A mess? In a word, yes. And it gets worse. One of the “Constitutional Amendment” categories has this sentence as a descriptor: “Constitutional amendment to require voters to provide photo identification before voting in person.”
Simple, you might think … until you find out that the actual legislation that would govern such a requirement has not even been written. And as we know from past encounters with such a requirement, the devil is in the details. Disenfranchisement is a sure bet unless voter ID requirements are carefully crafted to allow/encourage a maximum number of voters, but we are not even allowed to know ahead of this vote what those requirement would be.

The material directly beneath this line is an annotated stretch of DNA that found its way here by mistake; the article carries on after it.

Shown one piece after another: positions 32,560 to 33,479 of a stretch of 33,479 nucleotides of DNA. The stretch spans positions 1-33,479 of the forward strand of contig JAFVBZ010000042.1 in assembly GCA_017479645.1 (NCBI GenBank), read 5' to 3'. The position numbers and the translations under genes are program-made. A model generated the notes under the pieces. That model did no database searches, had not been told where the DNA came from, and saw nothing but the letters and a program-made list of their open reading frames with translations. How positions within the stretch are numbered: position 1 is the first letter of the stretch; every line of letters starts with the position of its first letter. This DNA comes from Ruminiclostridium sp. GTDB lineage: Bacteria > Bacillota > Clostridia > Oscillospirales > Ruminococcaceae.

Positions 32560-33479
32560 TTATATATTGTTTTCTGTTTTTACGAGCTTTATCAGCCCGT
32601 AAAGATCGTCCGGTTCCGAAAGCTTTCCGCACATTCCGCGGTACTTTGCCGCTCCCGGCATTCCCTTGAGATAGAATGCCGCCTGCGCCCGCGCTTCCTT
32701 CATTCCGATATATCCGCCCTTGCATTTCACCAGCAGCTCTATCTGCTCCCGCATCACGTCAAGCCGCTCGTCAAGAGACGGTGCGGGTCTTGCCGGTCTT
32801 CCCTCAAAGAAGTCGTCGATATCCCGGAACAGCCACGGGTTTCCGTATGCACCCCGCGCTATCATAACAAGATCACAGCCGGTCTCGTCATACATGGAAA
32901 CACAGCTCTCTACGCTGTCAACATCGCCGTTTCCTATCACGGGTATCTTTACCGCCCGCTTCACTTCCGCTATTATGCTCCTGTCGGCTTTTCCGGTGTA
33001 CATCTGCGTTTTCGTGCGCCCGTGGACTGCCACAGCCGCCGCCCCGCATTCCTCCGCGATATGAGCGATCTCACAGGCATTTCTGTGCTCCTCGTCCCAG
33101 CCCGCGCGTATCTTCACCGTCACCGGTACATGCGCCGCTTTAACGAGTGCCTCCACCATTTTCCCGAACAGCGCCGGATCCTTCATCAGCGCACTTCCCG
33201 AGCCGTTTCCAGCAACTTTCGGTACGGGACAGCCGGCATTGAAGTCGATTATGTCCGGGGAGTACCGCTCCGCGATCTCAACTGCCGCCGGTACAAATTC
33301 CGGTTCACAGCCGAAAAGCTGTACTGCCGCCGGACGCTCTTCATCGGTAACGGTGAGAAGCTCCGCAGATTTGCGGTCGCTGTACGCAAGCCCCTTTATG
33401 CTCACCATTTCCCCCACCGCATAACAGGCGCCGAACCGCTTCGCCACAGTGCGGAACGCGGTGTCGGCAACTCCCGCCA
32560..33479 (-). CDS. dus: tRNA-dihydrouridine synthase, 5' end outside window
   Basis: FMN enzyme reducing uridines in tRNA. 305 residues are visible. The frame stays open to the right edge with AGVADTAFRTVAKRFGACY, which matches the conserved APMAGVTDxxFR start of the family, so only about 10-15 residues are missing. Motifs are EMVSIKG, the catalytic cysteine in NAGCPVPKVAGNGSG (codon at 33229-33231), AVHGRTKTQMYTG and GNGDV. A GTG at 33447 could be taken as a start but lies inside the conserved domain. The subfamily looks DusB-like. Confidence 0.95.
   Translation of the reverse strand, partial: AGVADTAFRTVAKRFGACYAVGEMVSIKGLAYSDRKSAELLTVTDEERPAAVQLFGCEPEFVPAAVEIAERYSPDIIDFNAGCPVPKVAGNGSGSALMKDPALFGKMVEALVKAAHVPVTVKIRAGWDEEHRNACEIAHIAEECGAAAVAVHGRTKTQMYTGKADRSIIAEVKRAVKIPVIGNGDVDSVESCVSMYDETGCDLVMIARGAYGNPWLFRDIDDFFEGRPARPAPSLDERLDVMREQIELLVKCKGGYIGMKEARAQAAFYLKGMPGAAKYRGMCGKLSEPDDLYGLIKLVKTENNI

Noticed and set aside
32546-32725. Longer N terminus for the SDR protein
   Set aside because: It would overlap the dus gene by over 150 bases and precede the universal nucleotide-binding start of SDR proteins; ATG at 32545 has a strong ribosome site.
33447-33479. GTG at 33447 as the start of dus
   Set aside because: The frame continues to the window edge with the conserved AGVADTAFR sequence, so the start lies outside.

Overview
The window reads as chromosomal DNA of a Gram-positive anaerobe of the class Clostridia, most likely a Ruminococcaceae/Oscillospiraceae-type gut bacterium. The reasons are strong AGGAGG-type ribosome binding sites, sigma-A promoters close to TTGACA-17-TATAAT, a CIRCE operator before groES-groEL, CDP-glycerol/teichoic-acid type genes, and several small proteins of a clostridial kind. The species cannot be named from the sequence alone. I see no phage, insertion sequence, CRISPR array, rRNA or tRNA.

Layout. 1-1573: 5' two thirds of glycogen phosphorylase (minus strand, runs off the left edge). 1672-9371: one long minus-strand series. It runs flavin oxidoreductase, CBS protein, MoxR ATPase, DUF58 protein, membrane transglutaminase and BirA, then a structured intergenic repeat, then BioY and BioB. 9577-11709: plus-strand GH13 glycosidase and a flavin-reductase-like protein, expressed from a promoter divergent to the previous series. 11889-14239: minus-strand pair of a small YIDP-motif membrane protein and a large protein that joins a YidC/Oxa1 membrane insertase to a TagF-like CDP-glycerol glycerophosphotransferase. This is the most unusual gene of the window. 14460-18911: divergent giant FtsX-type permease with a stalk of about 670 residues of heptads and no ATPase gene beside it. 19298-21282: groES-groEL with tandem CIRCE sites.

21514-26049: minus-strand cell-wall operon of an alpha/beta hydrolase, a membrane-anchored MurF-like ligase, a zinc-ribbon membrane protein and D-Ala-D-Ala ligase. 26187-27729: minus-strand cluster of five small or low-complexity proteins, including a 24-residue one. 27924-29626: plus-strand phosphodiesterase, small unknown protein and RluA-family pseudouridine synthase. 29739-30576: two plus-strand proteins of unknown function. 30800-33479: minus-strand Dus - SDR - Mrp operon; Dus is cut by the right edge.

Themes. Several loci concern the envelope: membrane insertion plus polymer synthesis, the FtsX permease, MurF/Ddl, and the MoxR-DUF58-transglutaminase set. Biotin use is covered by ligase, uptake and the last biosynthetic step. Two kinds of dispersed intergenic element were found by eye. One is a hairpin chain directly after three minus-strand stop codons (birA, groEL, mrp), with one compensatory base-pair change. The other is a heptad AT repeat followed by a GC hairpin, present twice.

Then there is the amendment that would ostensibly “forever” preserve “for the public good” the “right of the people to hunt, fish, and harvest wildlife….” The legislation producing this proposed amendment was backed by — take a guess — the National Rifle Association. But exactly what does it mean and why would it be necessary?
According to an editorial in the Wilson Times, this piece of legislation giveth and taketh in the same breath. Because the legislative language behind it grants that “right” and then makes it subject “only to laws enacted by the General Assembly and rules adopted pursuant to authority granted by the General Assembly….” The editorial sums up speculation shared around the state that the amendment makes “the ‘right’ to hunt and fish all but meaningless,” posing the question of whether the amendment is a “clever marketing trick” designed to increase Republican turnout.